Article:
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The Telecom Digest for Fri, 14 Apr 2017
Volume 36 : Issue 43 : "text" format

Table of contents
The government just finished a major spectrum auctionMonty Solomon
FCC releases final results of spectrum auctionGarrett Wollman
That Fingerprint Sensor on Your Phone Is Not as Safe as You ThinkMonty Solomon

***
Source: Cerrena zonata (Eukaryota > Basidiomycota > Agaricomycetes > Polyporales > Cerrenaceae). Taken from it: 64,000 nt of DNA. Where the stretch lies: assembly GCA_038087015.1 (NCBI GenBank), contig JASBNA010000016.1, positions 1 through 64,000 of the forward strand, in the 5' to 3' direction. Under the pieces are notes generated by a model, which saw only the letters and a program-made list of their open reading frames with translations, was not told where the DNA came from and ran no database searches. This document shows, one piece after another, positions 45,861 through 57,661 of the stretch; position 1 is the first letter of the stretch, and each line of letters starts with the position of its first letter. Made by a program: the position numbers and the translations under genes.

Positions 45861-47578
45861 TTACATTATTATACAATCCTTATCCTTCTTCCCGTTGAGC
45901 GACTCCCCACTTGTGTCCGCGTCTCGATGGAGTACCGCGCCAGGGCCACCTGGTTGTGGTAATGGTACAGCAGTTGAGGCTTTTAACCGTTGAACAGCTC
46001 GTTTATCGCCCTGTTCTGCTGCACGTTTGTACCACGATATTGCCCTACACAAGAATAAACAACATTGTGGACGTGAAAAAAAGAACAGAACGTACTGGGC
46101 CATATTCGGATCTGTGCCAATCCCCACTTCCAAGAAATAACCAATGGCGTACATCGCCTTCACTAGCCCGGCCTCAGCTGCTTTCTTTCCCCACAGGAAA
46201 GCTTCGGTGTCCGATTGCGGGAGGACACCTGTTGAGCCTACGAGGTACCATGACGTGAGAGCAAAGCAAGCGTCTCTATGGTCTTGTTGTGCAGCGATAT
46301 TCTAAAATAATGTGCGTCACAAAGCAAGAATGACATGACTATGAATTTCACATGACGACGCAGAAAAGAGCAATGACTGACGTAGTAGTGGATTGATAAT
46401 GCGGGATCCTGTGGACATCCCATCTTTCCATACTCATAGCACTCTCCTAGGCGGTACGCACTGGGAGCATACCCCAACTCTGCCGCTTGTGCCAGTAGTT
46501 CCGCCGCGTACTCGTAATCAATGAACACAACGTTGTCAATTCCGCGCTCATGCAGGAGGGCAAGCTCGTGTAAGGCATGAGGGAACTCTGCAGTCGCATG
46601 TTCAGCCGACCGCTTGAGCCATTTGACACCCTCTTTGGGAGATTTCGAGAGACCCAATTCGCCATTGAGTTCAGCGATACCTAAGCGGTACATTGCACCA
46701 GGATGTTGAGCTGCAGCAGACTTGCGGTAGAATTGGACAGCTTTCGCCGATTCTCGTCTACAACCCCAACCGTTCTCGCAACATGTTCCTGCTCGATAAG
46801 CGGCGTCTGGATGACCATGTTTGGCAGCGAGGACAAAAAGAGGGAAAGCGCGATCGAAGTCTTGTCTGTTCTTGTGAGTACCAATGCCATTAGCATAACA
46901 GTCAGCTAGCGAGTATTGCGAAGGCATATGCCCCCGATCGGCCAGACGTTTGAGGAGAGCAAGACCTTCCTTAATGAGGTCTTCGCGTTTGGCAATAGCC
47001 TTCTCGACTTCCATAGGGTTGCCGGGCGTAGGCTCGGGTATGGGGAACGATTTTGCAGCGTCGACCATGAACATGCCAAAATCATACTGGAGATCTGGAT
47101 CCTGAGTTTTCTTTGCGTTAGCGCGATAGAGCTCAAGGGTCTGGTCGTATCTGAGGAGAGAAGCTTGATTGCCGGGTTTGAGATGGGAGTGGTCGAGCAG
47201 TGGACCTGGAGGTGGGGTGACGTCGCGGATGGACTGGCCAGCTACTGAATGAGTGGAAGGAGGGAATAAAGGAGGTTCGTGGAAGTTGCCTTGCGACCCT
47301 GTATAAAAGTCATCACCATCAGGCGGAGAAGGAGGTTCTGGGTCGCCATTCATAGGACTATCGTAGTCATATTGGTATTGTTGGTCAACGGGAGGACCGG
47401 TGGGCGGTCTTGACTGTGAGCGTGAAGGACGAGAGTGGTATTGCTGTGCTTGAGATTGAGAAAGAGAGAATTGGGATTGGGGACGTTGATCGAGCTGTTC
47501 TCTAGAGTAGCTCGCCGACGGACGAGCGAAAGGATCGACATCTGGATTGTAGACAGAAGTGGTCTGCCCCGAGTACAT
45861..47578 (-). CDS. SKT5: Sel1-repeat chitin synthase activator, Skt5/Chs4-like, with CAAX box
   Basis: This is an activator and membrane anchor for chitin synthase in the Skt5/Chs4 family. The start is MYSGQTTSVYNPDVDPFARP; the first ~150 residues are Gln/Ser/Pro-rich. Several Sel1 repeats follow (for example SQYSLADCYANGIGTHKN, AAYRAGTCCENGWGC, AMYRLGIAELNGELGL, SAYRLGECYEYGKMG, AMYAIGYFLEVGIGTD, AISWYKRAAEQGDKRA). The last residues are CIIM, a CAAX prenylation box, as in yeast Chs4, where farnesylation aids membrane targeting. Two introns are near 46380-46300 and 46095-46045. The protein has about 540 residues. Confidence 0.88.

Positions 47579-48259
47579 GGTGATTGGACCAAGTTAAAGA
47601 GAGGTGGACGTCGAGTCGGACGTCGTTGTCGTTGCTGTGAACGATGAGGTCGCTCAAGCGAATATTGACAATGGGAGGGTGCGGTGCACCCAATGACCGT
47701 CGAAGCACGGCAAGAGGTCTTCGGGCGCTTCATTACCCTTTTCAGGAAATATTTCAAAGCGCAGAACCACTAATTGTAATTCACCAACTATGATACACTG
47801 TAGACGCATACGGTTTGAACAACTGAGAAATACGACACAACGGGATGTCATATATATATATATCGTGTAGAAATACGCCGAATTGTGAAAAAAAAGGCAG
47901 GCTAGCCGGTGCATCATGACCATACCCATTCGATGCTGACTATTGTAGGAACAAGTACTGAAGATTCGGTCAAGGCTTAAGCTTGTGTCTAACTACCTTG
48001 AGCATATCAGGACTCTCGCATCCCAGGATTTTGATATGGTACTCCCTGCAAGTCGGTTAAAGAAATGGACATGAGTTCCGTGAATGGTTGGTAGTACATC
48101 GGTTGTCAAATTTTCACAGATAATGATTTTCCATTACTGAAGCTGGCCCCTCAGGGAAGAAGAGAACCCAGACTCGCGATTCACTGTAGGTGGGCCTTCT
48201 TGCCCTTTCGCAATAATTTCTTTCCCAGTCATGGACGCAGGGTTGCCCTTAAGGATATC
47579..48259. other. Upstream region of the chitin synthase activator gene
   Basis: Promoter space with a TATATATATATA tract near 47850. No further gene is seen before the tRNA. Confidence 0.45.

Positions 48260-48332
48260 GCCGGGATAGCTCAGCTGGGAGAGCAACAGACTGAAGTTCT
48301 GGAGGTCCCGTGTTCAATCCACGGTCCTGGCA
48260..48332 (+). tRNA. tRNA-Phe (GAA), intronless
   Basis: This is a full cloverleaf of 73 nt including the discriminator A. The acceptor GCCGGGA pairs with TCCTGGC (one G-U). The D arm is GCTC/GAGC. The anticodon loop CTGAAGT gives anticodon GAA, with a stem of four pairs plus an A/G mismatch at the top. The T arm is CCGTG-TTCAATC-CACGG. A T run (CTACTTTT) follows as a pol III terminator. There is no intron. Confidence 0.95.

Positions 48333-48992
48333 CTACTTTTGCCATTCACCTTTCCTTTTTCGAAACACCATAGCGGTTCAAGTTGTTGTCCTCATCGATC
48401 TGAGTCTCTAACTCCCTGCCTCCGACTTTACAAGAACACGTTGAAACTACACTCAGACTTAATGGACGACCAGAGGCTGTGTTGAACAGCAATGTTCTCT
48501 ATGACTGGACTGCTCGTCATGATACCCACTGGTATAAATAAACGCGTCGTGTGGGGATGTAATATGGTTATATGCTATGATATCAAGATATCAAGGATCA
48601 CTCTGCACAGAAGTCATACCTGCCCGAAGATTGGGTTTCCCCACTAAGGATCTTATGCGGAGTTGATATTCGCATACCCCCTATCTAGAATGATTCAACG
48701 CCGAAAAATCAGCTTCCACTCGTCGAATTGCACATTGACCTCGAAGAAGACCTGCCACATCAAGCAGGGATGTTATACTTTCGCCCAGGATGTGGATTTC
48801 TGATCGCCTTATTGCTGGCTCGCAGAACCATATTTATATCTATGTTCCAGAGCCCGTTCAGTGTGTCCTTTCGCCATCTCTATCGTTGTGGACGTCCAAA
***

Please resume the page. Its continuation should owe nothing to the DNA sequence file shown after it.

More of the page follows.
---------------------------------------------------------------------- Message-ID: <FEE7DD37-FBEB-4F17-A5A8-40FA4E375EC8@roscom.com> Date: Fri, 14 Apr 2017 00:10:28 -0400 From: Monty Solomon <monty@roscom.com> Subject: The government just finished a major spectrum auction T-Mobile, Dish Network, Comcast and AT&T were among the biggest winners of a historic government auction of wireless airwaves, the Federal Communications Commission said Thursday. The auction will transfer a significant amount of spectrum - the invisible radio waves that carry voice, video and data - from TV stations to companies in other industries eager to build out wireless data networks. For consumers, the results may mean bigger Internet pipes or a faster experience. https://www.washingtonpost.com/news/the-switch/wp/2017/04/13/the-government-just-wrapped-a-major-auction-thatll-shape-the-future-of-the-internet/ ------------------------------ Message-ID: <ocovpp$1g2v$1@grapevine.csail.mit.edu> Date: Thu, 13 Apr 2017 22:58:01 +0000 (UTC) From: wollman@bimajority.org (Garrett Wollman) Subject: FCC releases final results of spectrum auction Over the past several months the FCC has been engaged in a two-sided auction process to incentivize enough broadcasters to give up their assigned spectrum to allow roughly 84 MHz of spectrum to be sold to wireless carriers. Today they announced the results, which will send about $10 billion to broadcast TV licensees and $7 billion in profits to the federal government. The spectrum auction incorporated a brand-new, never-before-used auction mechanism, the design of which involved theoretical computer science and economics researchers. The licensee that will get the most, by far, for turning in its TV channels is Comcast, which gets $217 million for WNBC in New York. Comcast also gets $141.7 million for WSNS-TV in Chicago and $126 million for WWSI in the Philadelphia market. In all three markets, Comcast owns other stations that will be keeping their licenses, so this is in essence "free money" for Comcast. Other big winners include Trinity Broadcasting Network, which received the highest single-station payout, $304 million, for its station in Chicago (plus hundreds of millions total for many of its other stations), and public broadcaster WGBH in Boston, which will get $162 million to change from UHF channel 19 to VHF channel 5 plus another $57 million to move its Springfield, Mass., station from UHF to VHF. The New Jersey Public Broadcasting Authority will receive $194 million for its WNJN (Montclair, in the New York City market) and another $138 million for WNJT (Trenton, in the Philadelphia market). A number of other public broadcasters will also receive big cash payouts, including stations in Providence, Scranton, Tri-Cities (Tennessee), San Francisco, Pittsburgh, Philadelphia, Milwaukee, Los Angeles, New Haven, and Greenville (S.C.); in many cases, the licensees will end up spending a large part of that cash to share spectrum with a commercial broadcaster in their market. The "repacking" process, wherein the remaining TV stations construct new transmitter facilities in order to clear the 600-MHz band for the wireless carriers, is supposed to be complete nationwide by the end of 2020. The FCC has set an aggressive timetable for stations to apply for permits, install or modify equipment, and switch to their new channels, which will require careful coordination in most of the country's largest markets. As a part of the optimization process run by the FCC, all of the stations in each market were assigned to not more than two phases -- here in Boston, most stations are in phase 4 (which includes a tangled group of dozens of stations from Boston to Youngstown that must all transition at the same time) and the rest are in phase 8. This means that in most markets, over-the-air TV viewers can expect to have to rescan their tuners twice at most. More details than you probably want at the FCC's Web site: https://www.fcc.gov/document/fcc-announces-results-worlds-first-broadcast-incentive-auction-0 -GAWollman -- Garrett A. Wollman | "Act to avoid constraining the future; if you can, wollman@bimajority.org| act to remove constraint from the future. This is Opinions not shared by| a thing you can do, are able to do, to do together." my employers. | - Graydon Saunders, _A Succession of Bad Days_ (2015) ------------------------------ Message-ID: <26FEA4C3-D913-4403-8741-2AE1EBC94523@roscom.com> Date: Wed, 12 Apr 2017 10:24:15 -0400 From: Monty Solomon <monty@roscom.com> Subject: That Fingerprint Sensor on Your Phone Is Not as Safe as You Think New research suggests that the fingerprint security features on iPhones and Android devices can be easily fooled by so-called MasterPrint fakes. By VINDU GOEL SAN FRANCISCO - Fingerprint sensors have turned modern smartphones into miracles of convenience. A touch of a finger unlocks the phone - no password required. With services like Apple Pay or Android Pay, a fingerprint can buy a bag of groceries, a new laptop or even a $1 million vintage Aston Martin. And pressing a finger inside a banking app allows a user to pay bills or transfer thousands of dollars. While such wizardry is convenient, it has also left a gaping security hole. http://www.nytimes.com/2017/04/10/technology/fingerprint-security-smartphones-apple-google-samsung.html ------------------------------ ********************************************* End of telecom Digest Fri, 14 Apr 2017

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